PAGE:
Edwards and MacLiammóir were intent on bringing the best of European theatre to Dublin. The work of major playwrights like Ibsen and Strindberg was produced, first on the Peacock stage, starting with Peer Gynt in 1928. After some months in Abbey Street the company moved to Cavendish row, north of O’Connell Street, and occupied a building on the Rotunda Hospital campus. There the architect Michael Scott helped create the Gate’s compact and iconic home. The theatre seats just under four hundred.

One of the most enthusiastic early supporters of the venture was the corpulent old Etonian, Edward Pakenham, Sixth Earl of Longford, himself a playwright. He became Chairman of the theatre in 1930 and helped raised the funds that kept it alive. Longford could often be found patrolling from Parnell Square to O’Connell Street with a collection box actively seeking funds.

Despite the fame of its founders, and the fact that James Mason and Michael Gambon began their careers at the theatre, there is little doubt that the most distinguished Gate alumnus was Orson Welles, who conned his way into the 1931 production of Jew Suss, as a precocious sixteen year-old. He told Edwards he was an established Broadway star, and, sixty years before the internet, it was enough to get him a successful audition. He was forced back to the USA after a year, because he couldn’t get a work permit to stay. How different theatre and film history might have been had he been allowed remain in Dublin.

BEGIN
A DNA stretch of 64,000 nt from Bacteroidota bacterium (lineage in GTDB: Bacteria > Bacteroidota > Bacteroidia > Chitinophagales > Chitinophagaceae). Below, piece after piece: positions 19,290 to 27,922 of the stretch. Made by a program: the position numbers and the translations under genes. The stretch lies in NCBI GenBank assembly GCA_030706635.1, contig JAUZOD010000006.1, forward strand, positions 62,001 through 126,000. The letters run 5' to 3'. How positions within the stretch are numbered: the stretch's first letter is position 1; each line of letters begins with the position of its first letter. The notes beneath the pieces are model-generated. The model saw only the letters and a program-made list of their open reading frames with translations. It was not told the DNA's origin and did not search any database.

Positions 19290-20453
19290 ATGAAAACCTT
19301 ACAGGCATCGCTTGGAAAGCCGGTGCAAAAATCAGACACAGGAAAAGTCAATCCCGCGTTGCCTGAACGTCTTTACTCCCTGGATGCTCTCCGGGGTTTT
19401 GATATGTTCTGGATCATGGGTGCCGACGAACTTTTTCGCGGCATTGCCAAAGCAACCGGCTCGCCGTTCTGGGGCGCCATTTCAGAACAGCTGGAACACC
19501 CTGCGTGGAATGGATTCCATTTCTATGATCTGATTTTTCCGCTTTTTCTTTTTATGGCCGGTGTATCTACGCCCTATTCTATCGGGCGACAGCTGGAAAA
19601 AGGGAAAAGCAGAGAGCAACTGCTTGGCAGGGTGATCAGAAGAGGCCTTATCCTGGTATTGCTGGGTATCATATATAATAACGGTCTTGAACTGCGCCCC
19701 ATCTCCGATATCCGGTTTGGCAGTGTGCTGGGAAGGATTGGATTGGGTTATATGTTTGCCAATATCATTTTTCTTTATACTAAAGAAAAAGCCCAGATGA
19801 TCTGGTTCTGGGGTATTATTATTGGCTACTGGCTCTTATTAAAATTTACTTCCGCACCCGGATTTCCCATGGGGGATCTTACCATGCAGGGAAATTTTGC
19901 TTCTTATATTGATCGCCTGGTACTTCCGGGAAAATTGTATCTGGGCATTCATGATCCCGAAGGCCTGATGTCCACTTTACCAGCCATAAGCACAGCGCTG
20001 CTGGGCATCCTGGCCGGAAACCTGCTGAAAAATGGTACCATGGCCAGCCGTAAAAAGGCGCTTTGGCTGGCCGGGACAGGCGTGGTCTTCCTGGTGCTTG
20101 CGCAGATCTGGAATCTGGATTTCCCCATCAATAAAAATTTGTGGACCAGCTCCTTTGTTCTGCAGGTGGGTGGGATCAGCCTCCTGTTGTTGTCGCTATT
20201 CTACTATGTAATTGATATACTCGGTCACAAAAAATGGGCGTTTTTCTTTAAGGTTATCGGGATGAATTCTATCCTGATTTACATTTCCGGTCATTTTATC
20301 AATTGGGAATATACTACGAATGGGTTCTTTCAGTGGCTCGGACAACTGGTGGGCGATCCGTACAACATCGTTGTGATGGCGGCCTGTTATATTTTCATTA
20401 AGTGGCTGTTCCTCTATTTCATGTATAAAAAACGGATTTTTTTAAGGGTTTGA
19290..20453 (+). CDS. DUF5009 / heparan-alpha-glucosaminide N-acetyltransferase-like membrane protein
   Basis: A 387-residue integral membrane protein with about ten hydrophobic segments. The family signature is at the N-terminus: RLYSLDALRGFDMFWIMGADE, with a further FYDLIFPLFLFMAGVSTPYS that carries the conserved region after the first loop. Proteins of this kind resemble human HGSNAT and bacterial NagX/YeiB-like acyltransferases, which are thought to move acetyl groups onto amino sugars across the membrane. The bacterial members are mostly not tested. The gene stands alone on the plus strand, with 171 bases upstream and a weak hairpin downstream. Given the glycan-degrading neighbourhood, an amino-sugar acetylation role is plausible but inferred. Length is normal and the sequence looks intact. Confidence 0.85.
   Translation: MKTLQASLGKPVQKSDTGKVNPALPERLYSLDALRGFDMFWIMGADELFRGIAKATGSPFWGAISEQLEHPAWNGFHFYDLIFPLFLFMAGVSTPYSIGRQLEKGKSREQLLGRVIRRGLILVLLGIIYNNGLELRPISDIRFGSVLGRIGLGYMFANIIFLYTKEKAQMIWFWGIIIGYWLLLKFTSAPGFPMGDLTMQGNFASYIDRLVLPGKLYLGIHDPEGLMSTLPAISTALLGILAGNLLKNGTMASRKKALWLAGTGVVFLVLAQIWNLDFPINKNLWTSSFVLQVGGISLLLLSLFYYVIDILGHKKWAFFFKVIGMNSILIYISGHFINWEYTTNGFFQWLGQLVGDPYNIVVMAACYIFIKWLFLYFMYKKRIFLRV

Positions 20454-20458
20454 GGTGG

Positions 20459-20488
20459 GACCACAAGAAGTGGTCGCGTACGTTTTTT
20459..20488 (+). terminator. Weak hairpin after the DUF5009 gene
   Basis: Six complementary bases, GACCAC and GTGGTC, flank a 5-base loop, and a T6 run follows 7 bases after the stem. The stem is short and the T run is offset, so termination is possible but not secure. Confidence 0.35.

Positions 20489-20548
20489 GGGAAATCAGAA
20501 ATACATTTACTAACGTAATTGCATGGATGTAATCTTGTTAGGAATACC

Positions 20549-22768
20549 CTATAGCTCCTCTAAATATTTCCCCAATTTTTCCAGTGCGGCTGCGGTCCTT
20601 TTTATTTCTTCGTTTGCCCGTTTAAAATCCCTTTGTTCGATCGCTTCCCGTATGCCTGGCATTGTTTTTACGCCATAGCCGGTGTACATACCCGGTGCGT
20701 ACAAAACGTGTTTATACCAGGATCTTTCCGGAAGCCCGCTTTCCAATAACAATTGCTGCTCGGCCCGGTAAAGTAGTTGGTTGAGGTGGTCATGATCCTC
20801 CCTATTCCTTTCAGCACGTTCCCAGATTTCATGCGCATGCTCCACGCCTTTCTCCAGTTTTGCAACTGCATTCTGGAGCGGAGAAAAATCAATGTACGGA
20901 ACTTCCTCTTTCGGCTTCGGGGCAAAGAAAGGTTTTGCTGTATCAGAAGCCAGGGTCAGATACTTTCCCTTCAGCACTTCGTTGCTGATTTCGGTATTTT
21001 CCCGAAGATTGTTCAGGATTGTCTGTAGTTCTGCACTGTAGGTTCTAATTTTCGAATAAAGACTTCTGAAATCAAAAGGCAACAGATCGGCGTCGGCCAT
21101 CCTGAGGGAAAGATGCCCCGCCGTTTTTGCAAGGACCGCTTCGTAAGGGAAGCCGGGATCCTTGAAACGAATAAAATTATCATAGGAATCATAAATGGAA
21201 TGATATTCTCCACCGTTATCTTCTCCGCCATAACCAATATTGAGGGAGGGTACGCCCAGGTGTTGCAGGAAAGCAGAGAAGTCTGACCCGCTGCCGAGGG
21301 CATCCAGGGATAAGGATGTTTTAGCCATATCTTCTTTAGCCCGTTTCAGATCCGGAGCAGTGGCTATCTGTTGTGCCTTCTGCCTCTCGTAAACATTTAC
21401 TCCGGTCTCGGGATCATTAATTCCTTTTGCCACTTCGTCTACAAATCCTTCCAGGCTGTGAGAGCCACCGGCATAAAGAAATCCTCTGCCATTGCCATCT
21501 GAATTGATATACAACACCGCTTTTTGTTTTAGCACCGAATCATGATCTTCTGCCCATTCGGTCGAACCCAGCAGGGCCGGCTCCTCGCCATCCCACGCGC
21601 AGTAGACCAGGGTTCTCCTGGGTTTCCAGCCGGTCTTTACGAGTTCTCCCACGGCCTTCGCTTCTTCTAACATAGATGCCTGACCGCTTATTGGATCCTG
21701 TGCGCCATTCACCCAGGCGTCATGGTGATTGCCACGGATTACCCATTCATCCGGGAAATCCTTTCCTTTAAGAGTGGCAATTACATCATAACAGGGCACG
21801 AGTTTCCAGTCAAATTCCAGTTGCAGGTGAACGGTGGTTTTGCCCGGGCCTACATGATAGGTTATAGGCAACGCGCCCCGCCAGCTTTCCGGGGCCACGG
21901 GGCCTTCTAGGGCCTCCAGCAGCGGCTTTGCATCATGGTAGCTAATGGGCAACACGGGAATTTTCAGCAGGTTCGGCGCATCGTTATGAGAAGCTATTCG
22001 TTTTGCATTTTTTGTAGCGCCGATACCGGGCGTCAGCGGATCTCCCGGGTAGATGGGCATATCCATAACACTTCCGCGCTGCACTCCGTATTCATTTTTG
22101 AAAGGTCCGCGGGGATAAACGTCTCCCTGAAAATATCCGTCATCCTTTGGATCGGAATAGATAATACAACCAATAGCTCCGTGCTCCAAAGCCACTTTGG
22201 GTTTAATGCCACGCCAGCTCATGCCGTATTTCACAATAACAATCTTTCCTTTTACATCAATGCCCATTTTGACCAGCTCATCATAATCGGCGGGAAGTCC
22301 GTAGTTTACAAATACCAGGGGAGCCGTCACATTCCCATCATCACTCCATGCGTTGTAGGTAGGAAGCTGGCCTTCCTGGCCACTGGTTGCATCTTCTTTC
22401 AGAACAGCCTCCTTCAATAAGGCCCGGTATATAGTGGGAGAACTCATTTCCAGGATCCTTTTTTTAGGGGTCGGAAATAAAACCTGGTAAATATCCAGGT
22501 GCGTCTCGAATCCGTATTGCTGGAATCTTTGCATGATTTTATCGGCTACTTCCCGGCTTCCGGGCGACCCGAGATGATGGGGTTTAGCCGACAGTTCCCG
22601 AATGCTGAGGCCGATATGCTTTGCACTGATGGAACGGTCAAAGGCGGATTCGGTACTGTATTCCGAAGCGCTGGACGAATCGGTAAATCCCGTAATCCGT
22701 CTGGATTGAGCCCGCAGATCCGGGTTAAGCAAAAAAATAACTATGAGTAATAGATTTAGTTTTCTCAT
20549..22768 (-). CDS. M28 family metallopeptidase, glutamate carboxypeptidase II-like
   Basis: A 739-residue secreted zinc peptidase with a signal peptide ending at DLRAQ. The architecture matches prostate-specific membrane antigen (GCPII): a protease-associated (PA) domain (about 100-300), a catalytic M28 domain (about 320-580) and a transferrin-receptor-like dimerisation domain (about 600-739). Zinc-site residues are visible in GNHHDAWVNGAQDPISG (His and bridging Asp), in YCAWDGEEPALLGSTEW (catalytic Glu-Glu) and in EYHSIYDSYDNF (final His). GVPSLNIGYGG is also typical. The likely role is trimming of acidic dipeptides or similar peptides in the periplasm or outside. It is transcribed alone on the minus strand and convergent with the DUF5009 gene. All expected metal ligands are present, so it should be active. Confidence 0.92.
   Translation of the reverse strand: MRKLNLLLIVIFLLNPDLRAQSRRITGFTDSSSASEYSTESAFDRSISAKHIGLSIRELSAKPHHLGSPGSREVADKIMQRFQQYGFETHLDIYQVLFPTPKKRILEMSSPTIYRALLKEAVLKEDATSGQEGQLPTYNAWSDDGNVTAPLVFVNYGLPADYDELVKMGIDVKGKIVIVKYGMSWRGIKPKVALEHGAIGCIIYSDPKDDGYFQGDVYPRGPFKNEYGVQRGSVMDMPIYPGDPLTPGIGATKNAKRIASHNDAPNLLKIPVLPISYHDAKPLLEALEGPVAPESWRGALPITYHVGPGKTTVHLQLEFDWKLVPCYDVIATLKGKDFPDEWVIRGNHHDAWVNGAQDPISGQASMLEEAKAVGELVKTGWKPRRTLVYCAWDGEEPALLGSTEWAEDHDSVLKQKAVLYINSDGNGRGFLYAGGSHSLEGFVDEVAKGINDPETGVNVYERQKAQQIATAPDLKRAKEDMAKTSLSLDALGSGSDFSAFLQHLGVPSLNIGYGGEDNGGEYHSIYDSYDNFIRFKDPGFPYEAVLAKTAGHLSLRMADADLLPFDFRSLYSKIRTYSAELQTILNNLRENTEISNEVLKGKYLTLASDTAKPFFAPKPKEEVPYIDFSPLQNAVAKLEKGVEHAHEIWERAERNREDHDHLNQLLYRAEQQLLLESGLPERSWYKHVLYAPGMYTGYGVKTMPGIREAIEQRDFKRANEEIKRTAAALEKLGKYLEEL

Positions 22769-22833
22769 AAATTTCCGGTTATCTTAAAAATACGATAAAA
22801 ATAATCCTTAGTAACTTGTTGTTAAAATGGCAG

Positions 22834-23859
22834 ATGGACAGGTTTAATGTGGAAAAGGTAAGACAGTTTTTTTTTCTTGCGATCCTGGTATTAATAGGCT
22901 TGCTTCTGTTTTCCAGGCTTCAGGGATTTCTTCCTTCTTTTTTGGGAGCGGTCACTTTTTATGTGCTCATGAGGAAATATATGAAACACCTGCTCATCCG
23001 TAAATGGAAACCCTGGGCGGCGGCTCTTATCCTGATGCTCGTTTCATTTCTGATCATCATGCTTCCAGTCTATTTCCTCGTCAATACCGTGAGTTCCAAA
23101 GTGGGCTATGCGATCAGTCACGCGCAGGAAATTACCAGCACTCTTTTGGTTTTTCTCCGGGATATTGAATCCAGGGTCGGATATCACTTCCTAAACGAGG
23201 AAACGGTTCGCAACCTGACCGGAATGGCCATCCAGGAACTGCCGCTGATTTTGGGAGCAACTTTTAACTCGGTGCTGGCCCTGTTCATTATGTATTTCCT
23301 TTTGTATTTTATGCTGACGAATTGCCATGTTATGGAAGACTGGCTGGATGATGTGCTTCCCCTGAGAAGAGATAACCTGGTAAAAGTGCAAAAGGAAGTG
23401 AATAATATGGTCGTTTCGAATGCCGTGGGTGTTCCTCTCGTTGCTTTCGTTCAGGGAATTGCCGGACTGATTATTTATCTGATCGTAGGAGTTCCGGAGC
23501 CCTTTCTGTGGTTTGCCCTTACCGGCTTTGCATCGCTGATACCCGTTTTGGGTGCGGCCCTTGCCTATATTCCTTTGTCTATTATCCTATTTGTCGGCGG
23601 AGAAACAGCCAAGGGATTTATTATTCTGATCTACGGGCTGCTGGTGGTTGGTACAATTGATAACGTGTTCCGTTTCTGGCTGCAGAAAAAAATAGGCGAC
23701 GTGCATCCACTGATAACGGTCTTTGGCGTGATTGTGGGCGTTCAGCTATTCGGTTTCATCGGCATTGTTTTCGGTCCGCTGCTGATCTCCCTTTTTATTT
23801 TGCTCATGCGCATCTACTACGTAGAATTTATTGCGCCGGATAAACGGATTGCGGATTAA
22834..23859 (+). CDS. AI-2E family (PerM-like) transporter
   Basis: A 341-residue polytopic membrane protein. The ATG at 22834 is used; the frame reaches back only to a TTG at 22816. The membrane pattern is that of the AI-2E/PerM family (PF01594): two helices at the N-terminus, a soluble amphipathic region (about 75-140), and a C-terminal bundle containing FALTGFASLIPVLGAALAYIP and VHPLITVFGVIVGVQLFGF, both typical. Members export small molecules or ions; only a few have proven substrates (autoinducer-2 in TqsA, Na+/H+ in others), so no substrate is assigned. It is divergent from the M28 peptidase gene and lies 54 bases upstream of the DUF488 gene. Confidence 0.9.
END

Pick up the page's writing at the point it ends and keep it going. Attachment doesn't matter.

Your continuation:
Welles continued his association with MacLiammóir and Edwards after his later Hollywood success, working on a number of projects with them, and casting MacLiammóir as Iago in his film production of Shakespeare’s Othello in 1952.

MacLiammóir died in 1978. Hilton Edwards survived him by four years, but by then the Gate had lost its way. It was probably rescued from oblivion by the arrival, as second artistic director, of the supremely self-confident and ebullient—some might even say brash—Michael Colgan, in 1983. During Colgan’s three decades as the Gate’s entrepreneur-in-chief the theatre has often overshadowed the Abbey, and has forged alliances with major dramatists like Samuel Beckett and Harold Pinter. In April of this year Colgan handed over the reins to Artistic Director Number three, Selina Cartmell.

The Gate Theatre opened its doors for the first time, for a production of Henrik Ibsen’s Peer Gynt, eighty-nine years ago, on this day.